Peaks ruling sets precedent for Native sacred sites
WINDOW ROCK-In a precedent-setting sacred sites case, the 9th Circuit Court of Appeals on Monday ruled in favor of the Navajo Nation, the Hopi Tribe and others in their effort to protect the sacred San Francisco Peaks from desecration.
In its 70-page decision, the appeals court reversed a Jan. 11, 2006 decision by U.S. District Court Judge Paul Rosenblatt allowing the expansion of the Arizona Snowbowl and the use of sewage effluent to make artificial snow. Most significantly, the appeals court ruled that the U.S. Forest Service violated the Religious Freedom Restoration Act (RFRA) by permitting the plans, and failed to fully comply with the National Environmental Policy Act in its evaluation of it.
"If Appellants (the tribes) do not have a valid RFRA claim in this case," wrote Judge William A. Fletcher for the court, "we are unable to see how any Native American plaintiff can ever have a successful RFRA claim based on beliefs and practices tied to land their hold sacred."
As the news circulated by phone and e-mail, Navajos everywhere were overjoyed. Upon hearing the ruling, Navajo Nation President Joe Shirley said he was elated, and that he had never given up hope.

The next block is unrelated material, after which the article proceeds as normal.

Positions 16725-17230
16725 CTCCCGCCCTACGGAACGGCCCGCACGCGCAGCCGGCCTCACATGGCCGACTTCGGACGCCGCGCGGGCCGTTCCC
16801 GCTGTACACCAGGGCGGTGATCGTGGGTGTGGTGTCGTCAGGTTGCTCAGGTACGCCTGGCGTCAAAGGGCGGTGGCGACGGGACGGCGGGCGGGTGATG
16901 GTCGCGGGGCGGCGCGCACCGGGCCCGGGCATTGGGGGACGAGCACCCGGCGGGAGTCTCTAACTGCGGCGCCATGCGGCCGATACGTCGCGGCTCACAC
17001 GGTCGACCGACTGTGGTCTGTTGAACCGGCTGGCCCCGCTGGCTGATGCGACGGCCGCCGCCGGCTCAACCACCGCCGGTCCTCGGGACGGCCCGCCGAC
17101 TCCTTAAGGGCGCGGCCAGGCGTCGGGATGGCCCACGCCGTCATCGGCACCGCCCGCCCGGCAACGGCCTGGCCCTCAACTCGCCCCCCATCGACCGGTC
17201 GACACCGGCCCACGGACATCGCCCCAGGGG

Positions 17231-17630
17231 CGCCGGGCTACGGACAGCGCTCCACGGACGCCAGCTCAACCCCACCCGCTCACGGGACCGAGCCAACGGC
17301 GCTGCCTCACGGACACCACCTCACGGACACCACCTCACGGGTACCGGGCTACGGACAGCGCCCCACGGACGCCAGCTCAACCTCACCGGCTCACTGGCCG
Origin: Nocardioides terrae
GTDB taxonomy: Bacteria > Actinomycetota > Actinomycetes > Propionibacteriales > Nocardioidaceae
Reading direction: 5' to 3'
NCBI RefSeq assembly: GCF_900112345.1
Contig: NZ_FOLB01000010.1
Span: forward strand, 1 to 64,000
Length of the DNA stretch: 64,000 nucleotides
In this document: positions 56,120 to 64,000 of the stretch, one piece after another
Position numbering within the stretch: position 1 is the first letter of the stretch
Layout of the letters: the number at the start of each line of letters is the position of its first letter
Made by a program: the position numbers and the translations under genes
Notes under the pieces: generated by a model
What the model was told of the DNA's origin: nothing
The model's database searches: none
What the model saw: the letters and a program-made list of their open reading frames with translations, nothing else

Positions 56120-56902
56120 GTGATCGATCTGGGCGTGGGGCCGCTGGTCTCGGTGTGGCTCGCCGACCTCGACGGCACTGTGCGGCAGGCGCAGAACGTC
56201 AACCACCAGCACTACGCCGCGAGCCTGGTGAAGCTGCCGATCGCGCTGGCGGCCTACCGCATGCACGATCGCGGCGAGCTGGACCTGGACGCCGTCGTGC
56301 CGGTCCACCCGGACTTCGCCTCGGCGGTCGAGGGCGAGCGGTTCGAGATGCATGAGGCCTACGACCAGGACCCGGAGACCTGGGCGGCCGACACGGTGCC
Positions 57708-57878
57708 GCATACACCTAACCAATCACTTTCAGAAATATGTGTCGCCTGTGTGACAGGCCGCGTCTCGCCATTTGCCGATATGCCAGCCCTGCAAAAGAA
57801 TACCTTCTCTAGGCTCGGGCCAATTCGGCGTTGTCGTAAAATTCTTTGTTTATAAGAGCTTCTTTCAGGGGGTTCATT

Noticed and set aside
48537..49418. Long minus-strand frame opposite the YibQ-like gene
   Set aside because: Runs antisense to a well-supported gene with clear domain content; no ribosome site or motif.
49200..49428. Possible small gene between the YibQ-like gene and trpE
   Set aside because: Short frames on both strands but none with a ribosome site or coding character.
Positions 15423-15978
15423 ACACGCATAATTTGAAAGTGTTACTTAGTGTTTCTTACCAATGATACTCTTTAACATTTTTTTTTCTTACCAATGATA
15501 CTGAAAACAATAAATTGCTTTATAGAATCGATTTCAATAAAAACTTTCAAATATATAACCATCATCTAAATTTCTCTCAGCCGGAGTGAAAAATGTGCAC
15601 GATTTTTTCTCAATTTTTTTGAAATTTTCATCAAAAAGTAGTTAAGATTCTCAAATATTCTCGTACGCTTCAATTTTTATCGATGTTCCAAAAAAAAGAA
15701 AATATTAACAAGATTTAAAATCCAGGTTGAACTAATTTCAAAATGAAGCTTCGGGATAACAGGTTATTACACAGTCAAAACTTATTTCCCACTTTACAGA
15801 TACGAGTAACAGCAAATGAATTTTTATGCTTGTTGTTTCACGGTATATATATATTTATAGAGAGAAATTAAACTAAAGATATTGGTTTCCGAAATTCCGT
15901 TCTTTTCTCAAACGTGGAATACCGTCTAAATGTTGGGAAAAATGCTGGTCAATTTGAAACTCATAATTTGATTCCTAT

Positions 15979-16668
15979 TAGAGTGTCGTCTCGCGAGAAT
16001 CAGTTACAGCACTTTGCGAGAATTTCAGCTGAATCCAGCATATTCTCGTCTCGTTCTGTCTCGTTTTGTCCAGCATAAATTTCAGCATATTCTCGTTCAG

"Medicine people will feel the same way I do, happy," he said. "The Religious Freedom Restoration Act had never been tested. So I think this is a precedent-setting decision. Now tribes out there have every means of protecting their sacred sites, especially now that the law has been proven, and I just really appreciate the judges deciding in the way that they have."
Howard Shanker, attorney for the Navajo Nation and several other tribes in the case, said the ruling is especially important because an earlier case, Lyng v. Northwest Indian Cemetery Protective Assn., held that Native Americans did not have First Amendment rights when it came to federal government land use decisions.
"Essentially, Native Americans have had no recourse challenging government land use decisions which oftentimes impact sacred sites and culturally significant sites," he said.
"What we've done here under the Religious Freedom Restoration Act is we've created an avenue for tribes to protect those sites that are sacred to them that impact their exercise of religion."
This is the first case in which RFRA has been successfully used in an appeal, Shanker added.